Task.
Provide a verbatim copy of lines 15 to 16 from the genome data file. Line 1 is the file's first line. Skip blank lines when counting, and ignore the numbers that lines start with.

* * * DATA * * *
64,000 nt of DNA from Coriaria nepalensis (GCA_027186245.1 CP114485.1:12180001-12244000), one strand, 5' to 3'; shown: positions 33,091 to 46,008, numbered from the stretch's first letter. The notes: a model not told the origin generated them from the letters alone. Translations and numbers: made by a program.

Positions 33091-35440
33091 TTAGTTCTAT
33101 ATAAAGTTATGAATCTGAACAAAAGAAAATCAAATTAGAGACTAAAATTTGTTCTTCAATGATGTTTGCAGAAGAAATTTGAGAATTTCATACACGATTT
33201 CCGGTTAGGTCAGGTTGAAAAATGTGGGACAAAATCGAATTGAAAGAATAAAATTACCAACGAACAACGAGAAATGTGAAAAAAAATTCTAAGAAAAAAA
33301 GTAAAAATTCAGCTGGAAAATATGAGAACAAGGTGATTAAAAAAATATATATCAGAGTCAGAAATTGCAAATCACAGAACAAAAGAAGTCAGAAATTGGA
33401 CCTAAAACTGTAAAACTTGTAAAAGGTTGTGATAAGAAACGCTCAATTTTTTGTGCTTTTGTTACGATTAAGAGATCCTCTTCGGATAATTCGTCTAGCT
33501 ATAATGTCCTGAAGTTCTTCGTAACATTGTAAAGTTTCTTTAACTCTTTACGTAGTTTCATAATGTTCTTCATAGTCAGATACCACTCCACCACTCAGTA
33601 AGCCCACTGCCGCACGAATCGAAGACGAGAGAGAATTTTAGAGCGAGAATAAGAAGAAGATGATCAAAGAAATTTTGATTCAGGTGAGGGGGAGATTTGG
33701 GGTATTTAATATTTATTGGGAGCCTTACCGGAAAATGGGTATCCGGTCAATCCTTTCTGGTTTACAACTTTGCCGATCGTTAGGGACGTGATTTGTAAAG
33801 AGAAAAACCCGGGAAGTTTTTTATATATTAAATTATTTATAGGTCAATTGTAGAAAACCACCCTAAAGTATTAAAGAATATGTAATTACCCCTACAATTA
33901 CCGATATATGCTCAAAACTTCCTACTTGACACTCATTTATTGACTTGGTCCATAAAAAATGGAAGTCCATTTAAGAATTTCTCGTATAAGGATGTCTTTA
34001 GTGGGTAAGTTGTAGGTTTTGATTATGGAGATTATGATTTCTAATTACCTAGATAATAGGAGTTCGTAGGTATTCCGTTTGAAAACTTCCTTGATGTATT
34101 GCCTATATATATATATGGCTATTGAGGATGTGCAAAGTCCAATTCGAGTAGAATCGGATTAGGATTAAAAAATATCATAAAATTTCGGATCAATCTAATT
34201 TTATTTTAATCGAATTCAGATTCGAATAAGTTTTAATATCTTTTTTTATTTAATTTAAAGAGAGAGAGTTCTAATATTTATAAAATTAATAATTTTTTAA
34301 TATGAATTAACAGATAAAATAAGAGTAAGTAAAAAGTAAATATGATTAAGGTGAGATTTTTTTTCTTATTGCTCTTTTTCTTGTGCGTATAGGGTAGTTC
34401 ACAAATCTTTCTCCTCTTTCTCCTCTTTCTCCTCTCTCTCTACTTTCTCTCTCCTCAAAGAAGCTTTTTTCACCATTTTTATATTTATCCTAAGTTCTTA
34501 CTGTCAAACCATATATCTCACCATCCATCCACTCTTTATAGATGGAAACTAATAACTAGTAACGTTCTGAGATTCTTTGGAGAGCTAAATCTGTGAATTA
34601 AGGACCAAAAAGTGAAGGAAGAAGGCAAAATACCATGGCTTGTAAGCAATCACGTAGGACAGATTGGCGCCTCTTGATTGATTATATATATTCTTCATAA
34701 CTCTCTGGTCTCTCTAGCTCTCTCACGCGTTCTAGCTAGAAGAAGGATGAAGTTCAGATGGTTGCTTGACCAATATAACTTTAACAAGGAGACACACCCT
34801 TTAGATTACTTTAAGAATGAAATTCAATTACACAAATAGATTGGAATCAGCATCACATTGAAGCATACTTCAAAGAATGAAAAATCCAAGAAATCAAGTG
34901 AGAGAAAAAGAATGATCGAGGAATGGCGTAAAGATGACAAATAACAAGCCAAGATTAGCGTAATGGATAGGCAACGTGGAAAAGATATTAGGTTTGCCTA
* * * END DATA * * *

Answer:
34201 TTATTTTAATCGAATTCAGATTCGAATAAGTTTTAATATCTTTTTTTATTTAATTTAAAGAGAGAGAGTTCTAATATTTATAAAATTAATAATTTTTTAA
34301 TATGAATTAACAGATAAAATAAGAGTAAGTAAAAAGTAAATATGATTAAGGTGAGATTTTTTTTCTTATTGCTCTTTTTCTTGTGCGTATAGGGTAGTTC